• A telescope and illumination system is used to check whether the beam is rightly placed or not and if not, the deflector coil is used to properly align the electron beam.
  • As the electrons strike the workpiece high velocity or kinetic energy of electrons is converted into heat energy and due to high power density, the workpiece starts melting and vaporizing instantly.
  • In electron beam gun is operated in pulse mode. A single pulse is needed to drill a hole in a thin sheet. For thicker sheets, multiple pulses would be required.
  • If the vacuum is not used in this process than the electrons would not emit from the cathode and even if the emission happens the electron would not achieve that acceleration due to collision with the air molecules.

Process Parameters:

  • Accelerating Voltage (Va) – 100 KV
  • Beam Current (Ib) – 250 μA to 1A.
  • Pulse duration (ton) – 50 μs to 50 ms.
  • Energy per pulse – 100 J/Pulse
  • Spot Size – 10 μm to 100 μm.

Advantages:

1 This process provides very high drilling rates when small holes with large ratios are to be drilled.
2) It can be used to machine almost any material irrespective of their mechanical properties.
3) The heat-affected zone is very less in this process due to shorter pulses.
4) As in this process, no mechanical cutting force applies therefore holding and fixing cost is very less.
5) This process can be used to create holes of any shape with high accuracy by combining it with the CNC table.
6) This process can be automated easily.

Disadvantages:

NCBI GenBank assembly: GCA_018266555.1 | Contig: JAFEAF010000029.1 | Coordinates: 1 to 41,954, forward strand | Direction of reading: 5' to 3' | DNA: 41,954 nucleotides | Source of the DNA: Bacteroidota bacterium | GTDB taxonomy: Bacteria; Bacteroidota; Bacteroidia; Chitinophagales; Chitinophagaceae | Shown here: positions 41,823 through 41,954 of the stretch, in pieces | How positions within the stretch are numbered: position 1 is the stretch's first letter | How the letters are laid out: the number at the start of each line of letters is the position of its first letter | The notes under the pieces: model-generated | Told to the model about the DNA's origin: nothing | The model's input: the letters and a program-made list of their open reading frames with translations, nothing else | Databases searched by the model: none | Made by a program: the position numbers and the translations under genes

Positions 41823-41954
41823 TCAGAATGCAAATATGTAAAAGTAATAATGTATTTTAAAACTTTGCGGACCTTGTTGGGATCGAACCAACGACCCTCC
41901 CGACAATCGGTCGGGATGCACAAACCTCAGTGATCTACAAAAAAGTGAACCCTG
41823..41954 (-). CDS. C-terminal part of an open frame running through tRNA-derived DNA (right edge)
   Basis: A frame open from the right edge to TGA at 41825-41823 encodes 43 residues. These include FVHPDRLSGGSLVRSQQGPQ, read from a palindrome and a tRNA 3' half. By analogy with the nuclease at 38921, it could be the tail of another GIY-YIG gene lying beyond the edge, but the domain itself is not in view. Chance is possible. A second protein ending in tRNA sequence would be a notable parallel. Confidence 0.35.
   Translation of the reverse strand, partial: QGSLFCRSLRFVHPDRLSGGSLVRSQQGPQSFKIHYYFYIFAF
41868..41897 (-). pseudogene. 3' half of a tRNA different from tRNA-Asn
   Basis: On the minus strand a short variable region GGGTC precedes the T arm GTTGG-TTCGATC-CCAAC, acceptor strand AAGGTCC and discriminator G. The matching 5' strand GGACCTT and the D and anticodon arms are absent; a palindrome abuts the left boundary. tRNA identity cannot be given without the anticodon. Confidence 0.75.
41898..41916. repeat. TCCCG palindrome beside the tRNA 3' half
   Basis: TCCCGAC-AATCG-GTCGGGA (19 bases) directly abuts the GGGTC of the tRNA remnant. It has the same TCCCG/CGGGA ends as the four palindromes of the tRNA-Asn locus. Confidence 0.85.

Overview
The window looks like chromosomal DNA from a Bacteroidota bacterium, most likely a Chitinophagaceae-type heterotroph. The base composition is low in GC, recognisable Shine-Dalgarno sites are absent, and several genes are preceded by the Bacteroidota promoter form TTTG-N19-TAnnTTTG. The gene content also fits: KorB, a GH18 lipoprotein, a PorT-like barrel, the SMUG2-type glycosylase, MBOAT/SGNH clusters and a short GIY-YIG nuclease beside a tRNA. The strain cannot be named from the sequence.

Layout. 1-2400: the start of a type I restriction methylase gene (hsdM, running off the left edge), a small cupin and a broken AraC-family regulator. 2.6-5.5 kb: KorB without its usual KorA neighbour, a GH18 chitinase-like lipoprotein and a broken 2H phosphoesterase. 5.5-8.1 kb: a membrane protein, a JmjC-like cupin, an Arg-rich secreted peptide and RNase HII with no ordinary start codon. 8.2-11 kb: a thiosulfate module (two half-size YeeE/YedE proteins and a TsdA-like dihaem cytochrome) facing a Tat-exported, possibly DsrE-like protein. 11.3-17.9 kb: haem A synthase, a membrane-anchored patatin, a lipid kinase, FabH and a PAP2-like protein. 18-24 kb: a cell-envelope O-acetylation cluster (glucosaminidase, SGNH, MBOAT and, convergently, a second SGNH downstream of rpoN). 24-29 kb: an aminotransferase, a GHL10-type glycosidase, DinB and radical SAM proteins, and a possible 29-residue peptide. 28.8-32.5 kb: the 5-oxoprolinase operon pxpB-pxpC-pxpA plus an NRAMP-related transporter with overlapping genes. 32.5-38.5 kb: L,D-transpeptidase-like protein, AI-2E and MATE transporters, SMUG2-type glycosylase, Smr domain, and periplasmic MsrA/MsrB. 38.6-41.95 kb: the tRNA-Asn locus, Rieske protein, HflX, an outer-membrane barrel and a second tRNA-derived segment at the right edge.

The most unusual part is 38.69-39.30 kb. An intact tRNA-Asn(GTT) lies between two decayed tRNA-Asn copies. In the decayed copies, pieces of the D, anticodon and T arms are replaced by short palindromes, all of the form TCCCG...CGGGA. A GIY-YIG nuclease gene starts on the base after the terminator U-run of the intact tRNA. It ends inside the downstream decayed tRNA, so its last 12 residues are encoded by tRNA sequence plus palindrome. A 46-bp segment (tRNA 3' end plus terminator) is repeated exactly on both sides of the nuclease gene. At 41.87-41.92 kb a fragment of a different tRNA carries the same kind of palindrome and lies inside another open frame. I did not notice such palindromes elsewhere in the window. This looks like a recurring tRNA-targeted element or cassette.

1) The primary limitations are the high capital cost of the equipment.
2) It requires regular maintenance of the equipment using a vacuum system.
3) Racast layer formation takes place in this process.
4) Many non-productive pumps are used for attaining the desired vacuum.
5) If not properly handled the bottom of through hole would become cone-shaped.
6) The power consumption of this process is very high.
7) The material removal rate of this process is very low.
8) Skilled operators are required to operate this machine.

Applications:

1) EBM process is used to remove small broken taps from holes.
2) It is also used for making fine gas orifices in space nuclear reactors.
3) Used for making turbine blades for supersonic aero engines.
4) It is also used to manufacture field emission cathodes, integrated circuits, and computer memories.
5) Used for making drawing dies and flow orifices.
6) Used for frilling synthetic jewels in the watch industry.
7) Used for micro-machining of thin materials. drilling, perforating, slotting and scribing are some of the micro-machining operations that can be done using ultrasonic machining.
8) Used for welding small pieces of highly reactive and refractory metals.